Table I. Manufacturers, products and batch numbers used in this study Manufacturer Dentin
Den-Mat Corporation Tenure solution Dentin Bonding System 3M Dental Products Scotchbond 2 dentin bonding system Core materials and cements EssentialDental Ti-Core composite resin Systems core material EWE-Premier Ketac-SilverGIC (Applicap) GC Dental Industries GC Miracle Mix GIC
1. Ti-Core CR specimen before shear loading.
Ketac-Cem GIC (radiopaque)
agents containing glass ionomer materials with pretreated dentin at three time intervals. MATERIAL
This experiment was divided into five groups (Table I). Each part involved three time intervals, with 10 samples for each interval. Recently extracted human molar teeth were stored in distilled water for at least 48 hours, sectioned occlusally, placed in acrylic resinous blocks (Formatray, Kerr Mfg. Co., Romulus, Mich.), and cured for 24 hours before testing. Each core material was formed with a template used to ensure a cylinder 0.5 inches high with a diameter of 0.18 inches. Core materials were prepared in each case according to manufacturer’s directions. These cylindrical cores were then bonded to the prepared dentin with the same type of core material (Fig. 1). In the 15-minute group, the shear bond strengths were recorded 15 minutes after bonding without immersion in water. The samples in the remaining two groups were allowed to set for at least 1 hour and were then immersed in water for 24 hours and 7 days respectively. Groups 1 and 2 tested composite resin materials. In group I, Ti-Core CR was bonded with Tenure DBA and in group 2, Ti-Core CR was bonded to dentin with Scotchbond 2 DBA. Both procedures were performed according to manufacturers’ directions. Groups 3 through 5 tested GICs that were bonded to dentin with a 30-second pretreatment of approximately 40% polyacrylic acid of Durelon liquid (ESPE-Premier) diluted with an equal volume of distilled water. The dentin was rinsed with copious amounts of water and dried. In group 3, the Ketac-Silver GIC was applied to treated dentin. In group 4, GC Miracle Mix GIC was applied to treated dentin and in group 5, Ketac-Cem GIC was also placed on the treated dentin. THE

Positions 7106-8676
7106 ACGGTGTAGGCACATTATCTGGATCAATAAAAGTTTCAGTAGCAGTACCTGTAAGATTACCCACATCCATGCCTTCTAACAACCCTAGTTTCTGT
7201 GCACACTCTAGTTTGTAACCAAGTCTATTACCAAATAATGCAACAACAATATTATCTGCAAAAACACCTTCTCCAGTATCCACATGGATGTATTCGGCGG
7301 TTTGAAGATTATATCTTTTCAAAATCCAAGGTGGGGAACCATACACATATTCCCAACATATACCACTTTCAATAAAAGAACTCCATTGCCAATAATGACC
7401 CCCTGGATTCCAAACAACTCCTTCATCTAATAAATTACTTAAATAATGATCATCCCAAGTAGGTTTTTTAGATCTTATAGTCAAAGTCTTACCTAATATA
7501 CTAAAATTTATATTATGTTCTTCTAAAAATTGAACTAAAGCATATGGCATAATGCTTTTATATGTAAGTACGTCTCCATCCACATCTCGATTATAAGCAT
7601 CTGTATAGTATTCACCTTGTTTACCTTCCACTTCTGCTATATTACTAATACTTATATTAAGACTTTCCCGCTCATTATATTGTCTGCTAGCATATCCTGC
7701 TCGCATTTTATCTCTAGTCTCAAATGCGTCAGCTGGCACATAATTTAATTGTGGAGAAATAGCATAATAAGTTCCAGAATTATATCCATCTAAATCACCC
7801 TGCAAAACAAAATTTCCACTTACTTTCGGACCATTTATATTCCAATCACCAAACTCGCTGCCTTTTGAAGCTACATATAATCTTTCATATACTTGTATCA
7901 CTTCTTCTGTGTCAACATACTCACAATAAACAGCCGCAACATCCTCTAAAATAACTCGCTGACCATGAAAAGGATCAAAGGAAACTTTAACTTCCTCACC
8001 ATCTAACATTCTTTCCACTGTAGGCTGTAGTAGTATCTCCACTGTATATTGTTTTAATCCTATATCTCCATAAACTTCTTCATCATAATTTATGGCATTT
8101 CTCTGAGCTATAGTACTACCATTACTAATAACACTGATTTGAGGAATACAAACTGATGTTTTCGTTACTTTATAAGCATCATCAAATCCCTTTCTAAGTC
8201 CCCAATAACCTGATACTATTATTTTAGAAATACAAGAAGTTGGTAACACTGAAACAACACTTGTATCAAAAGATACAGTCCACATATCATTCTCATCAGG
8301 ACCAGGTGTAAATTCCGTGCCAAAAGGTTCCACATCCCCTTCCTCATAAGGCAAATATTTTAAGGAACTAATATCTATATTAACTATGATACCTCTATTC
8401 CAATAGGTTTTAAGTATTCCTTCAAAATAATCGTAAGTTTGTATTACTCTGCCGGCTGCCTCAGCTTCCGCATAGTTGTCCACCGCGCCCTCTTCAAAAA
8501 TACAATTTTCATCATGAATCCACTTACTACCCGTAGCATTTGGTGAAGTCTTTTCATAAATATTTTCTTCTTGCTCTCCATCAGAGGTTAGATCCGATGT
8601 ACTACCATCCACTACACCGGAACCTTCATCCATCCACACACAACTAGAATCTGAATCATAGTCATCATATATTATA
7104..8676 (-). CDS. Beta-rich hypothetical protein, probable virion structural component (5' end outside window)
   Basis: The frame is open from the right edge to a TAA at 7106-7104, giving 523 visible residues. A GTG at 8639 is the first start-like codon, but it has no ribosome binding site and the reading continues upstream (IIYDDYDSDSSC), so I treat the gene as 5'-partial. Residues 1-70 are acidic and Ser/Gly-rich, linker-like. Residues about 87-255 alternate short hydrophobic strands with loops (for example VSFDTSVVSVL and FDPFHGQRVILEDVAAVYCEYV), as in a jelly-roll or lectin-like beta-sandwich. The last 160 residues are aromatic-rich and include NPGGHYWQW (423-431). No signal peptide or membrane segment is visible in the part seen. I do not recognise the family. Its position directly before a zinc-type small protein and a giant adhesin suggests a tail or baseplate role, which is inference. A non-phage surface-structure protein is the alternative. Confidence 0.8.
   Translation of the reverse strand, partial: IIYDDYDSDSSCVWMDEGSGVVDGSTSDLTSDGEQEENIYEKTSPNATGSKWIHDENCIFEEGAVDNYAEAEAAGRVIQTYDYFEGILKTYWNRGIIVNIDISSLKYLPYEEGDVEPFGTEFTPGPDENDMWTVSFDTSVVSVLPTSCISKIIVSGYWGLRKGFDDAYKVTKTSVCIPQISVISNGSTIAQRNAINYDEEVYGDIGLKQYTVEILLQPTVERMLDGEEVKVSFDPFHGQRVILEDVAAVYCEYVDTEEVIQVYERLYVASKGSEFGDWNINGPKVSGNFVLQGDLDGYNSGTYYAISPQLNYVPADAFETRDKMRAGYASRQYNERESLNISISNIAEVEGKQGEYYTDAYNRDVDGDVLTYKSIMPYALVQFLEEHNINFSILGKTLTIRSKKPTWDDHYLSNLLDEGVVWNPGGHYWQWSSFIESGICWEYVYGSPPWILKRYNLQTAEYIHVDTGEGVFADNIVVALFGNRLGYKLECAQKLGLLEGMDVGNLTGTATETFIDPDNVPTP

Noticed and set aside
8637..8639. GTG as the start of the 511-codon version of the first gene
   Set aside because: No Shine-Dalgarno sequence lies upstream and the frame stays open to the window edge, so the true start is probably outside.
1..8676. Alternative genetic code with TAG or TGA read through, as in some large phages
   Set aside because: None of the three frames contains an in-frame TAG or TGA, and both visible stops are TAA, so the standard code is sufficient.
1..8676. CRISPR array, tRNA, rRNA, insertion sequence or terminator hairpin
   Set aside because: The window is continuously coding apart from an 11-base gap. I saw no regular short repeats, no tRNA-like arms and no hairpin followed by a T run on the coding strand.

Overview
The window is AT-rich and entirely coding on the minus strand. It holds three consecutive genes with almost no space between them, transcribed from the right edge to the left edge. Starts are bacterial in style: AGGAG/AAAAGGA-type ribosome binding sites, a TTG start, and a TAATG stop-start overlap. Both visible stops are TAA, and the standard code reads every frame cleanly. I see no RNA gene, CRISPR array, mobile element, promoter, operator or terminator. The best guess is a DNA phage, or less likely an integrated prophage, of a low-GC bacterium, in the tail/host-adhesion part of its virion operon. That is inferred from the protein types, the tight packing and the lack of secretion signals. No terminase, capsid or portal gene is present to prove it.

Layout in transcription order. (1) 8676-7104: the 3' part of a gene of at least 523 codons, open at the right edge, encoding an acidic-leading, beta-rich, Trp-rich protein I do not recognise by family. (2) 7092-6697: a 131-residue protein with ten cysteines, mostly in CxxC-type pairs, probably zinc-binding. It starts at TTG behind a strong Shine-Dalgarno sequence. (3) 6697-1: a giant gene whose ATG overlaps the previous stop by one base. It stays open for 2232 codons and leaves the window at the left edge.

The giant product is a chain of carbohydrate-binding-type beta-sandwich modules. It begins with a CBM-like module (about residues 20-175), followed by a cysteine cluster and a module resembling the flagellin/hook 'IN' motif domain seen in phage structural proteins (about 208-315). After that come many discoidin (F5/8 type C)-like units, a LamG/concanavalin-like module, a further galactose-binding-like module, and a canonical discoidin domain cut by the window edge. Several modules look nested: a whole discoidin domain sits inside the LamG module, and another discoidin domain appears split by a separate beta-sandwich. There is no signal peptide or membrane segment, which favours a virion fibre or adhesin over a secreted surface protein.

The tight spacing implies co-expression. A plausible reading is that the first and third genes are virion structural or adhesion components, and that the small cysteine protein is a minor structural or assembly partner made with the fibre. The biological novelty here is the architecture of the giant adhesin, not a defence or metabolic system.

Test samples were positioned in a jig of the universal testing machine (Comten Industries, St. Petersburg, Fla.) and subjected to a shear stress at a crosshead speed of 0.25 inches/minute (0.635 cm/min) until failure. Failures was observed in two modes, either cohesive failure of the cylindrical core or adhesive failure of the core-to-dentin bond. The shear bond strengths were then calculated in pounds per square inch (psi). Statistical
The shear bond strengths were analyzed with a two-way analysis of variance (ANOVA) using the two factors of group and time. The five groups were numbered as follows: (1) Ti-Core CR and Tenure DBA, (2) Ti-Core CR and Scotchbond 2 DBA, (3) Ketac-Silver GIC, (4) GC Miracle Mix GIC, and (5) Ketac-Cem GIC. The three intervals examined were 15 minutes, 24 hours, and 7 days. A two-way ANOVA was computed to examine possible synergistic effects or interactions between groups and time. Duncan’s multiple range test was calculated to determine, specifically, the difference between various groups or times if the ANOVA verified a statistical significance for a specific factor.13 RESULTS Tables II through IV (for 15 minutes, 24 hours, and 7 days) summarizes the mean and standard deviations for the shear bond strengths in decreasing order for the groups. ANOVA revealed a highly significant difference (JJ< 0.0001) between groups, but there was no difference in shear bond strengths with time and no interaction between groups and time. Duncan’s multiple range test showed that there were four distinct groupings according to similar shear bond strengths: 1 versus 2 versus 3 and 4 versus 5. The greatest shear bond strength was attributed to Ti-Core CR with Tenure DBA, and the least was recorded by KetacCem GIC. There were random adhesive failures before shear testing of Ketac-Silver GIC, GC Miracle Mix GIC, and KetacCem GIC after placement at 100% humidity for either 24 905